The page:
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"Daddy, Are We There Yet?" Alan Kay's talk at ETCON

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secret agent toastPerson was signed in when posted
04:20 PM ET (US)
jleader; you point is valid about moore's law making it possible for *me* to have access to thie new CAD system; but it doesn't apply to the *design* of such systems IMHO.

See, until recently, CAD for Architects hadn't 'taken it's own form'. It bascially was all about drawing stuff on the computer. It was primarly bottom-up and vector-based. Not a good match at all. But a shift to a top-down, object-based system means as much to us Architects as Photoshop did to Graphic Design: it's a fundamental shift.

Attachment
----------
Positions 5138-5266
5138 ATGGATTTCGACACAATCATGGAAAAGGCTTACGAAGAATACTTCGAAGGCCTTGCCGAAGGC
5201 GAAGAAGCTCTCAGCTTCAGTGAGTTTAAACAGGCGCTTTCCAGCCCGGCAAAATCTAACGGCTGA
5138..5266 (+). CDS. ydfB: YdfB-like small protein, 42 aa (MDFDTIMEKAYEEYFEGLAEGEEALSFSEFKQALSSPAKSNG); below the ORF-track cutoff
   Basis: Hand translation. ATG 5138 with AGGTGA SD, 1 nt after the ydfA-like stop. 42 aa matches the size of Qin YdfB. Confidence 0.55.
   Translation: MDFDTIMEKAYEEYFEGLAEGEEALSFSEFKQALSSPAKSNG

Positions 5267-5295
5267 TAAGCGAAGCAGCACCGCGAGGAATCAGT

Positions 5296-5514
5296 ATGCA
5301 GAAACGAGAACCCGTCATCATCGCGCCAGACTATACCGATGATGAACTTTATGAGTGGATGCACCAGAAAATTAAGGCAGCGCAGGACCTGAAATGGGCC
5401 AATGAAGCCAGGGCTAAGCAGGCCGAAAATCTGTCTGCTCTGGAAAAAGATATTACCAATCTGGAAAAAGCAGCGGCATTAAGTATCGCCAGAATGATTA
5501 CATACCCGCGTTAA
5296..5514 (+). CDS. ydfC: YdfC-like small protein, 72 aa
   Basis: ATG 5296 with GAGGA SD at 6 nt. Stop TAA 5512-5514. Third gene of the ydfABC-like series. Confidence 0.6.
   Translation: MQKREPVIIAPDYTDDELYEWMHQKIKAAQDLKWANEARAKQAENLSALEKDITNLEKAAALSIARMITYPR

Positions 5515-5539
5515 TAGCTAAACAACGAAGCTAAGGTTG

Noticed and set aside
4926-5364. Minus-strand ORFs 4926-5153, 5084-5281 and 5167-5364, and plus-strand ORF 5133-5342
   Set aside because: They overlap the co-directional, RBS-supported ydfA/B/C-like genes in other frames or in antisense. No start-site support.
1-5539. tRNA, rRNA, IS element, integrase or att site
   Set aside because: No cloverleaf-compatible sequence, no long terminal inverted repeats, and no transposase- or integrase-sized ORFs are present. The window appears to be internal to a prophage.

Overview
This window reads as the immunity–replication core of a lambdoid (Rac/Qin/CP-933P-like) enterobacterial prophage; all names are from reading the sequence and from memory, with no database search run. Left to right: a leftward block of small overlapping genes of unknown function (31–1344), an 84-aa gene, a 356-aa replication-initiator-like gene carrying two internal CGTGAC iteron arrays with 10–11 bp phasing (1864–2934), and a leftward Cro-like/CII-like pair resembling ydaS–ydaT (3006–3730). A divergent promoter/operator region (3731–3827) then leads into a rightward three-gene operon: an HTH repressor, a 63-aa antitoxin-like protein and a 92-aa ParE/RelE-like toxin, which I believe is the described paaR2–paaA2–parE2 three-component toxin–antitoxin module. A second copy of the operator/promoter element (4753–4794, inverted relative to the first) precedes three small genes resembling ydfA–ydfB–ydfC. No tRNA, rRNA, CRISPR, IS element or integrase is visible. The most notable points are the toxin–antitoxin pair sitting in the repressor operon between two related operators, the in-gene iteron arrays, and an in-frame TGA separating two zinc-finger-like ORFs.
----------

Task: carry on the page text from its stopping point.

This is because, before Revit came along, all the CAD programs were focused on *drawing things* rather than *mananging things*. Drawing is a very minor part of my job, overall, keeping track of what goes where when, and why, is a lot bigger. Architecture is lots of planning and coordnation, and the CAD systems, being about drawings, didn't do jack to help us that that task. But being database-driven and OO we can now have the CAD system aid greatly with the coordniation and the where/why/when. In Revit, I don't draw two lines and then say "ok, that's a wall, because it's on the wall layer (which is arbitry- AutoCAD isn't aware of what the layer names mean)" and then (manually) tag it and say "ok, it's a retaining wall" and then have on my wall schedule/detail say "OK, that retaining wall is made out of concrete". These are different drawings, mind you, that don't talk to each other, so if I chagne something in one place, it's not gonna update the others, for it's all just dumb text and lines. I have to keep track of all those things, and change them by hand, because the poor design of the software puts the burdon of change on me- a job that the computer could easly do, if it was designed right. But in Revit, I say "OK, I've got a wall, it's a retaining wall, it's made out of concrete, it's 12" thick, goes from the first floor to the second floor and from here to there". Now, when I key that wall, Revit will fill the key out for me, because Revit understands what that wall is. When I make a detail/schedule of that wall, it will draw most of it for me, because Revit understands what concrete retaining walls look like. And if, in plan, I select that retaining wall and say to Revit "OK, now you're not a concrete retaining wall, now you're a Masondry wall with stuccho on the outside and drywall on the inside" Revit will change the wall in plan; but also in the key, detail, and anywhere else that wall is represented. This is a huge time saver as you can well imagine; and most people seem to assume that we've been working with systems like this all along :)